Therefore, you will notice that your skin temperature will be higher when you have a fever, are exercising in the heat, sitting in a sauna, or otherwise have an increased core body temperature.

A person in a sauna.

Your body is trying to get rid of excess heat energy.

The temperature of the skin can also fluctuate depending on the time of day, for example, in the evening while you sleep.

Normal skin temperature drops during sleep. As we sleep, metabolism slows down, and the body conserves energy. This will cause a decrease in body temperature.

However, in order to help bring your body temperature down before sleep, you may notice an increase in your normal body temperature between dinner and before bedtime.6https://www.facebook.com/WebMD. (2018). Slideshow: What Happens to Your Body When You Sleep? WebMD. https://www.webmd.com/sleep-disorders/ss/slideshow-sleep-body-effects

‌Here, the body starts relying on the thermal regulatory mechanisms of the skin organ to help release excess heat energy.

Therefore, some cyclical changes in normal body temperature coincide with your body’s circadian rhythm.

A person taking their temperature.

What Does High or Low Skin Temperature Mean?

There are several potential reasons why you might have a high body temperature, such as the following:

There are also several causes of low skin temperature:

  • Being exposed to cold
  • Poor circulation 
  • First part of the menstrual cycle

How Can I Accurately Measure My Skin Temperature At Home?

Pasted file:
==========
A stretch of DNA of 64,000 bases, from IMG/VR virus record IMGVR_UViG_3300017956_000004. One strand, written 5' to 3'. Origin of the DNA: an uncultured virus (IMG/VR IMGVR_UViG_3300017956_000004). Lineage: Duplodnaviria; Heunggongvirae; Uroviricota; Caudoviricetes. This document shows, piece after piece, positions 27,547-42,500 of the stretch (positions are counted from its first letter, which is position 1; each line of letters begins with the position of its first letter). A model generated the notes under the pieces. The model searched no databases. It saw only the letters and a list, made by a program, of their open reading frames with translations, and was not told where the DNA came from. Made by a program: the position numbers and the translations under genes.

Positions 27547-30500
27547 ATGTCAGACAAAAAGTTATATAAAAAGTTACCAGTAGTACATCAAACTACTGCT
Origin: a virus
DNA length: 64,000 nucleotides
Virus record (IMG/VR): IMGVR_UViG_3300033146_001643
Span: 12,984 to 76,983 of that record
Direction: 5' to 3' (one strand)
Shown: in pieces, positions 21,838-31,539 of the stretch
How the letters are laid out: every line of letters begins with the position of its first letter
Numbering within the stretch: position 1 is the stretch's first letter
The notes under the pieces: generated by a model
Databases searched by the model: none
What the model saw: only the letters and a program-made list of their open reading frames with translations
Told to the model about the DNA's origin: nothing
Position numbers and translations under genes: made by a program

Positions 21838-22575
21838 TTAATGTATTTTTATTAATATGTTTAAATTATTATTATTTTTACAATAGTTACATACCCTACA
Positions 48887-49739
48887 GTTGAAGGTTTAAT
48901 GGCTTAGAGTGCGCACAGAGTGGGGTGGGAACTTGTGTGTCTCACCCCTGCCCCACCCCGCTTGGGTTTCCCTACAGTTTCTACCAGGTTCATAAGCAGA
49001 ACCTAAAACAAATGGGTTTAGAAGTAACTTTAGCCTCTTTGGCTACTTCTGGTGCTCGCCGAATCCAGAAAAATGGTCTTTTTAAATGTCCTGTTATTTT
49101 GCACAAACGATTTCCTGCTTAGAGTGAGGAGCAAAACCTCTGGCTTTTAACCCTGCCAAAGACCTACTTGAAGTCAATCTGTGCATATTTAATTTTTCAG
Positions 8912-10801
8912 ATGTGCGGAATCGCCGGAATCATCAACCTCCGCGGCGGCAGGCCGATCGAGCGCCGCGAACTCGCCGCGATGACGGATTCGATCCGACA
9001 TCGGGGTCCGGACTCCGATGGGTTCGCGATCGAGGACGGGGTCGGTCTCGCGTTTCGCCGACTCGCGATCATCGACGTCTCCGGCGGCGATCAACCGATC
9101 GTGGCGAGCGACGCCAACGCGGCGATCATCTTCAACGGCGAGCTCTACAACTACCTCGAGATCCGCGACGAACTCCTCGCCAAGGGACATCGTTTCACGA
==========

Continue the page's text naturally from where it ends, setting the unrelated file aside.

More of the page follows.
The best way to measure and track daily skin temperature is to use a fitness wearable such as the WHOOP strap, Oura Ring, Coros Apex 2 running watch, Polar Vantage 3 GPS running watch, or other similar high-quality fitness tracker.

These fitness and health trackers have accompanying apps where you can monitor daily fluctuations in your skin temperature as well as trends over time.

If you are concerned about your temperature range readings, contact your healthcare provider to ensure you are not experiencing any adverse medical conditions.

A sports tracker and phone.


Photo of author
Amber Sayer is a Fitness, Nutrition, and Wellness Writer and Editor, as well as a NASM-Certified Nutrition Coach and UESCA-certified running, endurance nutrition, and triathlon coach. She holds two Masters Degrees—one in Exercise Science and one in Prosthetics and Orthotics. As a Certified Personal Trainer and running coach for 12 years, Amber enjoys staying active and helping others do so as well. In her free time, she likes running, cycling, cooking, and tackling any type of puzzle.